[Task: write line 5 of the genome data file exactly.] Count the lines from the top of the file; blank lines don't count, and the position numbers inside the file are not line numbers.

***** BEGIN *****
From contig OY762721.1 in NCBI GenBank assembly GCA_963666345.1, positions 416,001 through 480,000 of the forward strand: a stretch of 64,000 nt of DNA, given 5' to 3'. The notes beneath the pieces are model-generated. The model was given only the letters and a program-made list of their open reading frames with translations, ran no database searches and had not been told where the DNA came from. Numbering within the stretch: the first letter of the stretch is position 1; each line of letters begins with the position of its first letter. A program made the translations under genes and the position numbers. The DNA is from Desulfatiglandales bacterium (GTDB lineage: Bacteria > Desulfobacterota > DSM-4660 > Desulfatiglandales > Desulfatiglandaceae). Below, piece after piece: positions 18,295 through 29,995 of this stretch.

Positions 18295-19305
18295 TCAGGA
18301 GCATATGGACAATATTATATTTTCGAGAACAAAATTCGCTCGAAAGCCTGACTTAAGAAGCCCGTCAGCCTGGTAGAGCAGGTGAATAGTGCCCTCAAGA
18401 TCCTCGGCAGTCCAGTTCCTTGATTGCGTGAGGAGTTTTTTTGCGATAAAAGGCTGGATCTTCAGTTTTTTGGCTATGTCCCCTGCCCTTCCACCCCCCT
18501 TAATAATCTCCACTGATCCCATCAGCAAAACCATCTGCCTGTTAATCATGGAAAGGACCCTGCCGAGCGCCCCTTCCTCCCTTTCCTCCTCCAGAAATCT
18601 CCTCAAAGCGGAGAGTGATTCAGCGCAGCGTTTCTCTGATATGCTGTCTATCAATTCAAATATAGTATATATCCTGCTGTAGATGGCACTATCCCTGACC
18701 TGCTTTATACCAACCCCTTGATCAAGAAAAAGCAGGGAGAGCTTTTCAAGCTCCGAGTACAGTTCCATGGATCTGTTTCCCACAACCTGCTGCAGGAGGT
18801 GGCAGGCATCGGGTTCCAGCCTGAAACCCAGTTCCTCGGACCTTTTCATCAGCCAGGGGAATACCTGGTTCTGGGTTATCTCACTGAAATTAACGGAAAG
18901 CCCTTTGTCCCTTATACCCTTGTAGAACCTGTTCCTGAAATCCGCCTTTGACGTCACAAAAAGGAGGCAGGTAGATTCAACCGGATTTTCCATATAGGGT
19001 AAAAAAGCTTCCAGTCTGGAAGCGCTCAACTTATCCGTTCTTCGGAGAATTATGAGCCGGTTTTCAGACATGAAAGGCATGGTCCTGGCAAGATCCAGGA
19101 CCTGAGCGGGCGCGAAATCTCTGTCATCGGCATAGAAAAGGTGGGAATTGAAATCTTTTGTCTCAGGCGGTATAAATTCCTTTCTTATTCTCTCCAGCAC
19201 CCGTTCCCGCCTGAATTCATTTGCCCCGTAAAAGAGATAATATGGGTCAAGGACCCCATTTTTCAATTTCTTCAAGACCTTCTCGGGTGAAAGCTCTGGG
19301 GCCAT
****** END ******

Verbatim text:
18401 TCCTCGGCAGTCCAGTTCCTTGATTGCGTGAGGAGTTTTTTTGCGATAAAAGGCTGGATCTTCAGTTTTTTGGCTATGTCCCCTGCCCTTCCACCCCCCT